Tagged: crappie

05 Jul

Comments Off on Nature’s Way of Leveling the Playing Field

Nature’s Way of Leveling the Playing Field


From the Reader’s Write section of the Stouffville Free Press

These periodic die-offs may be nature’s way of leveling the playing field.

In the last couple of weeks Musselman’s Lake has experienced a fish die-off similar, but less severe in numbers, to what occurred in the spring of 2009.

There are a number of similarities between this fish die-off and that of 2009. As in 2009 the dying fish are almost exclusively black crappie, as well, both incidences occurred in the early spring when the Crappie are breeding.

Sunfish nesting in Musselman's Lake.

Sunfish nesting in Musselman’s Lake. Photo Dr. Brian Laing

Sunfish, a close relative, are seen mating and nesting as I write this. A water quality issue would affect more than one species of fish.

All of this leads us to believe that the crappie die-off that we have just experienced is caused by the same thing that caused it in 2009, namely, the unusually warm weather followed by a drop in temperature timed just when the crappie are breeding. This theory is further supported by the fact that almost all of the fish are of breeding size, the young fry are not affected.

If the Crappie were not spawning they would have stayed in the deeper cooler water and not been subjected to the water temperature fluctuations. As it is, the breeding fish stay in the shallow water and are stressed becoming prone to a bacterial infection by Columnaris flexibacter.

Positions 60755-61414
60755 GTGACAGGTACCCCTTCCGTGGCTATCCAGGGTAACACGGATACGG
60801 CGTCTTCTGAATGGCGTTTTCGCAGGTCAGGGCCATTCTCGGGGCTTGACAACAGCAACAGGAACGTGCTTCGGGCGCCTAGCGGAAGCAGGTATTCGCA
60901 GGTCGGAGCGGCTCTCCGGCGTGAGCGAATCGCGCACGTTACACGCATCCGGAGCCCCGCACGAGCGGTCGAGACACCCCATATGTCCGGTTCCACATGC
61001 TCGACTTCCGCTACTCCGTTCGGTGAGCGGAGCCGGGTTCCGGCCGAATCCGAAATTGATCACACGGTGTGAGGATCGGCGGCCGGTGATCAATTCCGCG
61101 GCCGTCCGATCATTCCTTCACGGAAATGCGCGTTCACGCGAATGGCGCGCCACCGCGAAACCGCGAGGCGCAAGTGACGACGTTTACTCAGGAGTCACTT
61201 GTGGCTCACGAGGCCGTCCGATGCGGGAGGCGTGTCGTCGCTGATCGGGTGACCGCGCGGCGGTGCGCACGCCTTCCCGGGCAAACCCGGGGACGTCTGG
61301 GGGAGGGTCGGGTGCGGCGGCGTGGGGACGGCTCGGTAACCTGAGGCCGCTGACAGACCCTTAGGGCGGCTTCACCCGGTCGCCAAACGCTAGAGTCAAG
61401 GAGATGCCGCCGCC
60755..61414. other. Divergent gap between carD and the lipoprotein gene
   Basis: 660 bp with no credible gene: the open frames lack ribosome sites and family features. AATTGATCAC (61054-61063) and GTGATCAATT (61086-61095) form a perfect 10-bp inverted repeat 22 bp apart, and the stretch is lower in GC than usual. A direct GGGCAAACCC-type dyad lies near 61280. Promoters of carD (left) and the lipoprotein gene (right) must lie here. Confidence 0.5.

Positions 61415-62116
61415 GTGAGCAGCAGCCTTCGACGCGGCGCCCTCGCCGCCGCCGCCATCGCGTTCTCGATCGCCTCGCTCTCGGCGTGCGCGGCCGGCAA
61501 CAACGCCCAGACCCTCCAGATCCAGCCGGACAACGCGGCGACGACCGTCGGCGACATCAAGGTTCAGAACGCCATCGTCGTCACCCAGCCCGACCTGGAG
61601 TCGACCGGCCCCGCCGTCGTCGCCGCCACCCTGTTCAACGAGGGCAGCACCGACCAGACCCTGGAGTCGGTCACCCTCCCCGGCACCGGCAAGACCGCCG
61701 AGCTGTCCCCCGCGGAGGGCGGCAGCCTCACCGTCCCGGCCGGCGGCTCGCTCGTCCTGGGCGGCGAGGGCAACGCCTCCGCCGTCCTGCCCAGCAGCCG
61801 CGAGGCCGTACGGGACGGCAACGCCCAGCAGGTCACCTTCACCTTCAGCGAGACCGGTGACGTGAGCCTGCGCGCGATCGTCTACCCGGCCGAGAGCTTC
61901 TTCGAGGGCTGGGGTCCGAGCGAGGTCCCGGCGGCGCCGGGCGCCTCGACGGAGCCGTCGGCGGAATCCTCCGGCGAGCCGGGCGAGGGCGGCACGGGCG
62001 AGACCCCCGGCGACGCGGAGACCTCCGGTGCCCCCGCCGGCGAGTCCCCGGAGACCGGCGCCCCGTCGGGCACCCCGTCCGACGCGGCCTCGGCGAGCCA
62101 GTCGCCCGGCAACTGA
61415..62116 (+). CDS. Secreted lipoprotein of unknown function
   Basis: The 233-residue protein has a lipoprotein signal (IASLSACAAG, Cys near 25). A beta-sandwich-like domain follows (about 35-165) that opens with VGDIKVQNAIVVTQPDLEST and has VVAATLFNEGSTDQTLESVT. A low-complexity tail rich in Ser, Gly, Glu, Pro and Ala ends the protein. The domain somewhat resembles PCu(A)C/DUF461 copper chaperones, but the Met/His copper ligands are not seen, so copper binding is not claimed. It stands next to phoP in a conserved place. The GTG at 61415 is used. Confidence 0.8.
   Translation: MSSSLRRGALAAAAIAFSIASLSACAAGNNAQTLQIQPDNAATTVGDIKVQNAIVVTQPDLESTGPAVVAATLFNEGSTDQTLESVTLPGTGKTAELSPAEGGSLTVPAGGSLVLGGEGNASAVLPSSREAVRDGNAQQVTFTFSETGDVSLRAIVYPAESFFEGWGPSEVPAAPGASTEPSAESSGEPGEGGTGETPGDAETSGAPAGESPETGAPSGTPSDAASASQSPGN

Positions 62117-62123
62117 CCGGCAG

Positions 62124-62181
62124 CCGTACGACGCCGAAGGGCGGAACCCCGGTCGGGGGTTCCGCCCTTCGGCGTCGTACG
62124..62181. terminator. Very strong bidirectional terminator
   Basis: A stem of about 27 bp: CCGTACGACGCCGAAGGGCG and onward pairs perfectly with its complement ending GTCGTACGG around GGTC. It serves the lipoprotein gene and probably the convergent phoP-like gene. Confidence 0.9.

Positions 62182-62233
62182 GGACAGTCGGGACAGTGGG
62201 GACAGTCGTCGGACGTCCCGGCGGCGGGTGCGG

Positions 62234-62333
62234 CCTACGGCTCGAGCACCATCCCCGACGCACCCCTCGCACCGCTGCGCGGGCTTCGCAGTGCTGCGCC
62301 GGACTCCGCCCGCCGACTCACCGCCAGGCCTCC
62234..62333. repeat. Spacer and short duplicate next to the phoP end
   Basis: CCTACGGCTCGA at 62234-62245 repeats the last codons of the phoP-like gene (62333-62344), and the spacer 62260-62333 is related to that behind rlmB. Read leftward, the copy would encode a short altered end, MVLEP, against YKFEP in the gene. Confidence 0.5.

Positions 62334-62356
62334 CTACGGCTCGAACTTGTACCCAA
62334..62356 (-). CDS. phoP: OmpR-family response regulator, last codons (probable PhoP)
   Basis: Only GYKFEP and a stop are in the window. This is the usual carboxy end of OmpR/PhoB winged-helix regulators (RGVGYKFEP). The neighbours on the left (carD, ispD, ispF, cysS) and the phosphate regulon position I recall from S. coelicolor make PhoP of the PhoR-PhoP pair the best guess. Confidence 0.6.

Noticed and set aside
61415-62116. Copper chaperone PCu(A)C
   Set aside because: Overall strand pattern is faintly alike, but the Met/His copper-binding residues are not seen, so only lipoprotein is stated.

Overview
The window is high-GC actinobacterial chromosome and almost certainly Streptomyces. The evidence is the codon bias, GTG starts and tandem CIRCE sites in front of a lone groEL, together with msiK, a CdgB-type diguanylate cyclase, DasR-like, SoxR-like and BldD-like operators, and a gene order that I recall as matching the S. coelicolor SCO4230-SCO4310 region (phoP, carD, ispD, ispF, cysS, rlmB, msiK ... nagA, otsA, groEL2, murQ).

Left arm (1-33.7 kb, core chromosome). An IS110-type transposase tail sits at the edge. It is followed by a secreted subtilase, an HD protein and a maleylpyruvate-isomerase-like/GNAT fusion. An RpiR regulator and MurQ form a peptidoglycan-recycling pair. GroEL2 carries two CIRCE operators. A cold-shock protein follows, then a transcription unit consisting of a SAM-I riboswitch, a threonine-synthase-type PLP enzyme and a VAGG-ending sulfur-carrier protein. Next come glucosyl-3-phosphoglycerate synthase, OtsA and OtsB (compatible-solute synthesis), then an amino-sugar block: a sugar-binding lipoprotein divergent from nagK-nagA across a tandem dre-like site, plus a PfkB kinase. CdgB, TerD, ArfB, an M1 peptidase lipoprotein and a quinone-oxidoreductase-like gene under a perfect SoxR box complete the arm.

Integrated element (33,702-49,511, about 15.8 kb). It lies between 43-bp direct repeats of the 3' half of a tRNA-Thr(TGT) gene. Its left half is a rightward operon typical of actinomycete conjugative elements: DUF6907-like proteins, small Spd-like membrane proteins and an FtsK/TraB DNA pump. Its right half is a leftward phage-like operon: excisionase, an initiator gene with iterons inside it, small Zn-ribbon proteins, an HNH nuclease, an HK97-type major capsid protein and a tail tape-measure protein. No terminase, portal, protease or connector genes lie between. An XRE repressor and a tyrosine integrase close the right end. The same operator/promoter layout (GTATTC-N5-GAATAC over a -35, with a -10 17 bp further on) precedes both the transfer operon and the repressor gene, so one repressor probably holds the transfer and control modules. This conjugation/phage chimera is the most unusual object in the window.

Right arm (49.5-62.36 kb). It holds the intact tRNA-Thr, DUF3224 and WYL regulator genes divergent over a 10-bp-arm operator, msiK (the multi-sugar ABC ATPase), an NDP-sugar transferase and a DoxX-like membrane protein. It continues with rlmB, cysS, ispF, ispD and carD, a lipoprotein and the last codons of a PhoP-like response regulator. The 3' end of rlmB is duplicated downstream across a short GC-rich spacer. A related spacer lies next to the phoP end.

Columnaris is always present in fish, but typically becomes an issue only in stressed fish.

Postmortems in 2009 confirmed this as the cause at that time. Due to the similarities of the two die-offs, we have not performed postmortems this year, but are confident that the cause of the two incidents is the same.

There is potential ‘silver lining’ to this crappie die-off. Crappie are an aggressive species recently introduced to the lake (likely through release of baitfish). I have seen their young surround a sunfish nest and slowly eat all the eggs. As the male sunfish chases off one juvenile crappie another moves in and eats some eggs. The sunfish returns to the nest and chases off the new interloper while a third rushes in to eat some more eggs. In very little time the sunfish nest is empty.

Because of survival instincts like this, the crappie population has dramatically increased since they were introduced to the lake and is putting pressure on other species.

These periodic die-offs may be nature’s way of leveling the playing field.

Dr Brian Laing


Town and Country Animal Hospital




Related Links

Natural Occurrence and No Cause For Alarm

Update of the Crappie Die-Off

Phil Bannon Mounts A Cleanup

Crappie Update

It’s Crappie!


07 Jun

Comments Off on Natural Occurrence and No Cause For Alarm

Natural Occurrence and No Cause For Alarm


Nature At Work…no cause for alarm

Nature at WorkRecently residents are again seeing a fish die off.  This is something that we have seen before and again are looking into with the same vigour as before.  The last die off was in 2009 and that information, including the results of fish autopsies can be found in the Related Links section below if anyone is interested.  We would encourage all waterfront residents to please scoop as many dead fish as possible out of the water and dispose of them either through burying or the green bin.

This year we have seen very little algae so far but a much greater bounty of weeds coming to the surface. We have found that on years where the ice comes off early and the weeds can get established that we do not get an early algae bloom, in years like last year where there is a late melt followed by weeks of warm weather the algae can get a good hold.  This is all natural and exactly what the experts tell us to expect.  This has nothing to do with lake pollution and everything to do with the natural life cycle of a living body of water.